Harrison school nutrition program recognized with visit from state DOA

Seen here from left are Toni Bowman, nutritionist, Pomptonian; Arleen Ramos, school nutrition program coordinator, NJDA; Patty Bennett, Mid Atlantic Regional administrator, USDA; Kroog; Douglas Katz, operations manager, Pomptonian; Daniel Choffo, schools business administrator; Kathy Thompson, Pomptonian; James P Doran, director of personnel, Harrison Public Schools; Art Pettigrew, vice president, Harrison Board of Education; Marienis Batista, Pomptonian; Michael Pichowicz, assistant business administrator, Harrison Public Schools; Maria Vila, president, Harrison Board of Education; Joe Atchison III, assistant secretary of agriculture, NJDA; and Rose Chamberlain, Food & Nutrition director, NJDA.

Quality nutrition has always been a hallmark of the Harrison school district. And, the week of March 4, in collaboration with the New Jersey Department of Agriculture, state and local officials visited Washington Middle School to celebrate National School Breakfast Week.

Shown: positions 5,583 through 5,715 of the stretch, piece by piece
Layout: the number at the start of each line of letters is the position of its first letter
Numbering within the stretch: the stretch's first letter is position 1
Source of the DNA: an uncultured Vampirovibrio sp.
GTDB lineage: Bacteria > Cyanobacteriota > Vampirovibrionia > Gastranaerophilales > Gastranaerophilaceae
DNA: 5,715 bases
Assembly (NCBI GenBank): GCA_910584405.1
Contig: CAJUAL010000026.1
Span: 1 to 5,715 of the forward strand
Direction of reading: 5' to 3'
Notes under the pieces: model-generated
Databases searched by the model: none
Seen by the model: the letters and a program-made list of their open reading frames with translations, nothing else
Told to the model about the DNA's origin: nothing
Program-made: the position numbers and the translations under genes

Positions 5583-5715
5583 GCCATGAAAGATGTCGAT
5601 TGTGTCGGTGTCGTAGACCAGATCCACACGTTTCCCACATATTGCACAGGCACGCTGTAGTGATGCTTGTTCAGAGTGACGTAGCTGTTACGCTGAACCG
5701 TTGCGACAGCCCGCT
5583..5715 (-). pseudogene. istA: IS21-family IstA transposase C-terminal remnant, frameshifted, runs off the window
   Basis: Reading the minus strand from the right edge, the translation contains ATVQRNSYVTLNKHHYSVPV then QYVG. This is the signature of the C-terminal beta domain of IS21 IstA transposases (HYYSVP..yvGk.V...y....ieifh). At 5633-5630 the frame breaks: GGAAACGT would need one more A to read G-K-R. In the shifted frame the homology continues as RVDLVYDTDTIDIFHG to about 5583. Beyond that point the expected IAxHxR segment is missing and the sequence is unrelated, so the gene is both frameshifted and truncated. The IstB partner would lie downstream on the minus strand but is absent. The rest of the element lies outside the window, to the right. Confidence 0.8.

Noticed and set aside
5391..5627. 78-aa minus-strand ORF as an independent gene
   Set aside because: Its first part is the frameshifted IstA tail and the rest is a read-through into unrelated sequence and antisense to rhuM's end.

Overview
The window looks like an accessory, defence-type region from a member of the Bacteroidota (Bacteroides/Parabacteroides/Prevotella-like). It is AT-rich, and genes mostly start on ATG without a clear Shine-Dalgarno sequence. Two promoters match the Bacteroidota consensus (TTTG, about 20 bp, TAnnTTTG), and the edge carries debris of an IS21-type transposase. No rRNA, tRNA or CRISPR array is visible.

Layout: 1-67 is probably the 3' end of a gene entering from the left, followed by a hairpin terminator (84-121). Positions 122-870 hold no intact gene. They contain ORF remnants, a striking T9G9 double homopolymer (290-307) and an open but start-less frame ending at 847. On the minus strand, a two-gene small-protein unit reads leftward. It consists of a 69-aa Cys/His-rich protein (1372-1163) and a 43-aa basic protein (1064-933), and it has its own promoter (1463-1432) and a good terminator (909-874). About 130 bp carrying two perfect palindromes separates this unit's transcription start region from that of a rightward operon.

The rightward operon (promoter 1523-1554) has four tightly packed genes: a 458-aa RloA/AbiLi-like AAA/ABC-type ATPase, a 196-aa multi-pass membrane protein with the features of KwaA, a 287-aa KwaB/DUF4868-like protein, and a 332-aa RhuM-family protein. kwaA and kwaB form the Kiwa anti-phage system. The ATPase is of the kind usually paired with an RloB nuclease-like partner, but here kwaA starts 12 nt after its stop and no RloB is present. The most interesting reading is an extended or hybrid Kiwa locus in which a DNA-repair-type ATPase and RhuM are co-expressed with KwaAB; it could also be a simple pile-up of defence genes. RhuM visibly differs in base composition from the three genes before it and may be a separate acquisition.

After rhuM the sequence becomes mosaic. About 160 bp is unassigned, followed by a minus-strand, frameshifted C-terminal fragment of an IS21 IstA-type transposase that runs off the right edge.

Harrison schools are active participants in both Breakfast Before the Bell and Breakfast After the Bell programs. In total, the district serves 2,211 students, with 88% of those qualifying for federally free and reduced-price school meals. And 53 more qualify for the New Jersey Expanded Income Eligibility State Supplement.

Additionally, Harrison serves approximately daily 1,000 breakfasts through its Breakfast After the Bell program, where students may access healthy, nutritious meals in their classrooms after the school day has begun. Some options include waffles, cereal and muffins, served with milk or juice.

Washington Middle School, specifically, serves Breakfast After the Bell to an average of more than 220 students per day, which is nearly 50% of its population.

New Jersey schools, as a whole, provide 400,000 students with breakfast each day.

“The breakfast program gives students an opportunity to get that all-important first meal, allowing them to focus and perform better academically and in extra-curricular activities,” Harrison Schools Superintendent Maureen Kroog said. “Knowing they have breakfast available is part of a routine that sets a positive tone for the rest of their day.”

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